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Riddle me this, pilots



 
 
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  #31  
Old August 19th 03, 01:21 PM
Roy Smith
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In article ,
(blanche cohen) wrote:

Um....Bob & Chip...could you explain in more detail the reason
for the "turn into traffic"? I'm having problems visualizing
it. And I have the most horrible feeling that someday I'll run
in the same problem and want to understand it.

thanks


That one's easy.

Let's say you've got two objects moving in space (doesn't matter if
they're airplanes, boats, or cars). They are on intercept courses,
something like this:

#1------

^
|
|
#2

Assume for the moment you're object #2, trying to decide how to avoid
hitting #1. Assume that #1 is going to keep moving at a constant speed
and direction. Further assume that the problem is reduced to 2D (i.e.
nobody can change altitude).

You've basicly got 4 choices: you can speed up, slow down, turn left, or
turn right. In boats or planes, speed changes usually happen pretty
slowly, so they're really not effective for short-term collision
avoidance. This leaves you with turn left or turn right.

Let's say I make an 45 degree turn to the right (away from the target).
Now the situation is this:

#1------

^
/
/
#2

Quick, is this an intercept situation? Can you work out in your head if
#2 will cross in front of #1? They're still moving towards each other,
so it's hard to tell.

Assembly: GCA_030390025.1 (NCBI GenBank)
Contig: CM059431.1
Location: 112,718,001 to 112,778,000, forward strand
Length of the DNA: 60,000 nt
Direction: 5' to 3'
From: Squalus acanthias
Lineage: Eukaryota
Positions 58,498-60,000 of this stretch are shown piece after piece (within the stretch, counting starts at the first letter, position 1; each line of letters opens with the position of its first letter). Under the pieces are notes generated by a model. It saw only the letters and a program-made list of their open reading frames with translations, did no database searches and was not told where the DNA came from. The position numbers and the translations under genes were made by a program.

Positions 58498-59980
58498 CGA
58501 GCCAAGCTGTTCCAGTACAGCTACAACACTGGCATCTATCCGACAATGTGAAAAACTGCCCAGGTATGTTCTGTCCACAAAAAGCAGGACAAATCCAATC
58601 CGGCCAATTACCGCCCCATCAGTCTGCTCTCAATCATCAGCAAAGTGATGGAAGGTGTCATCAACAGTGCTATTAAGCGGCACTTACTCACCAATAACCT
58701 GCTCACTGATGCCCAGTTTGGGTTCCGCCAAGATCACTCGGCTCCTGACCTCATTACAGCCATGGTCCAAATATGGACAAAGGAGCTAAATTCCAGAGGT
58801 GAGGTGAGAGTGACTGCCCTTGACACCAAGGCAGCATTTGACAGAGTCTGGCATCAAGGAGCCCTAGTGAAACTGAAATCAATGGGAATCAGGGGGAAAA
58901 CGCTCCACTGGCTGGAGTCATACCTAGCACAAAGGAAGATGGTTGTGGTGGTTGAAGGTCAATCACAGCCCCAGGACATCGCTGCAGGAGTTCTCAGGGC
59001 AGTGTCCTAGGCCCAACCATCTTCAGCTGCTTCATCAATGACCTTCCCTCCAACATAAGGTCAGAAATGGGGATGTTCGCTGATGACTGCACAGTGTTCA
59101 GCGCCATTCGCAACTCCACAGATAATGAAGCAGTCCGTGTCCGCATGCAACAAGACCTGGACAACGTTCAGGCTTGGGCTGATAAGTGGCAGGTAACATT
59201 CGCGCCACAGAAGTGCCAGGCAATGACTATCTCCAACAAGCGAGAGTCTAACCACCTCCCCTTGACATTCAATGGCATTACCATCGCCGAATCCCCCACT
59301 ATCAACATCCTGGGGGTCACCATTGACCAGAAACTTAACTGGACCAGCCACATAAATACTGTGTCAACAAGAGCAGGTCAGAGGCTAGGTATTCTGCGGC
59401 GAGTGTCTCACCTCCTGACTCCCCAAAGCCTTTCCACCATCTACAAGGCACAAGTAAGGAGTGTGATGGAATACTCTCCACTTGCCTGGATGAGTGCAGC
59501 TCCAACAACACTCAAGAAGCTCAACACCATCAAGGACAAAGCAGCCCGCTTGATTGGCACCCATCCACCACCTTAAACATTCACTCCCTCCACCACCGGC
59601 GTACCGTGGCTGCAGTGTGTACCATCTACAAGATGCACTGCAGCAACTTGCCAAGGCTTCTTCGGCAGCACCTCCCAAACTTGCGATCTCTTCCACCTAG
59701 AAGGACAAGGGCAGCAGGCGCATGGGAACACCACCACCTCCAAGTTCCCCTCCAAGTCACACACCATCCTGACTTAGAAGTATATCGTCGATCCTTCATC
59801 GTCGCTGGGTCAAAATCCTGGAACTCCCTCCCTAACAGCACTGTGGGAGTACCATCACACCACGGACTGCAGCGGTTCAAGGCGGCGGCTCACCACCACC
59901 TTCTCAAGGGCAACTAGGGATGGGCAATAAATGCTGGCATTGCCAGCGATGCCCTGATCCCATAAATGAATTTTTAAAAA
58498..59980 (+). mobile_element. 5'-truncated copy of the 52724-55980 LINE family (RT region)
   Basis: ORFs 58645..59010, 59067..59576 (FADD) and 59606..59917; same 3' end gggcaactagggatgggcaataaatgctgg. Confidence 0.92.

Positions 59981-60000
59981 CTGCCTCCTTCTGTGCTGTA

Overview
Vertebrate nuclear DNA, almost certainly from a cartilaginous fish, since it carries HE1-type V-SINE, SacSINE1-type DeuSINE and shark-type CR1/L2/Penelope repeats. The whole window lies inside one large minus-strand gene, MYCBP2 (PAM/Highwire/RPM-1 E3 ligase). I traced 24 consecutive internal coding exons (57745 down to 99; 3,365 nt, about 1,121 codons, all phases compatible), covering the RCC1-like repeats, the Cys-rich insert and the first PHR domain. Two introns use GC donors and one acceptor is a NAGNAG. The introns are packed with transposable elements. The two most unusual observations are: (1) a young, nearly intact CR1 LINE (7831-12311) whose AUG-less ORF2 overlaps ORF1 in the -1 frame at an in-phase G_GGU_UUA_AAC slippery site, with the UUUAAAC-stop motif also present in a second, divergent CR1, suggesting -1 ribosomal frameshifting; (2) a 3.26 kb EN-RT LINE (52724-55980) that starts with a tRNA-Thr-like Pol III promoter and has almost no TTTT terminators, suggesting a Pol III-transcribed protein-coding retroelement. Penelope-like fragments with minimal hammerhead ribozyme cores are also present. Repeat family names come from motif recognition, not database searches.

But, what if #2 turned to the left, toward the target? Now you've got:

#1------

^
\
\
#2

It should be obvious in the picture above that #2 is going to pass
behind #1. Look at the arrow heads (the lengths of the arrows are how
far each target will move in, say, 1 minute). By the time #2 gets to
the head of its arrow, #1 has already moved from it left side to its
right side.

The basic rule is that if you're aiming right at a crossing target,
you'll never hit it, because while you're moving towards it, it's moving
cross-wise to you and will move away from where you're aiming. The
correlary of this is that if you *want* to hit the target, you need to
lead it (this is the "firing solution" stuff they're always doing in
submarine movies when they launch a torpedo).
Ads
  #32  
Old August 19th 03, 01:51 PM
Leland Vandervort
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On Tue, 19 Aug 2003 11:44:03 GMT, "Gary L. Drescher"
wrote:

"Chip Jones" wrote in message
...
This kind of turn can be be counter intuitive to the pilots involved.


Yup. It was to me until I gave it more thought.


Actually, to me it seems quite logical and would have been my initial
reflect to turn TOWARDS the conflicting traffic, since the whole
purpose of the exercise would be to change the constant bearing of
closure.. turning away from it will only slow the rate of bearing, not
necessary change the angle (as viewed from overhead both, not as in
"clock" positions from the pilot's perspective).. turning towards it
will increase the rate briefly until the vector angle is depassed and
then it will widen again. Of course if the other traffic does the
same thing, then you're going from a constant relative 90 degree
closing bearing to a constant relative head-on closing bearing which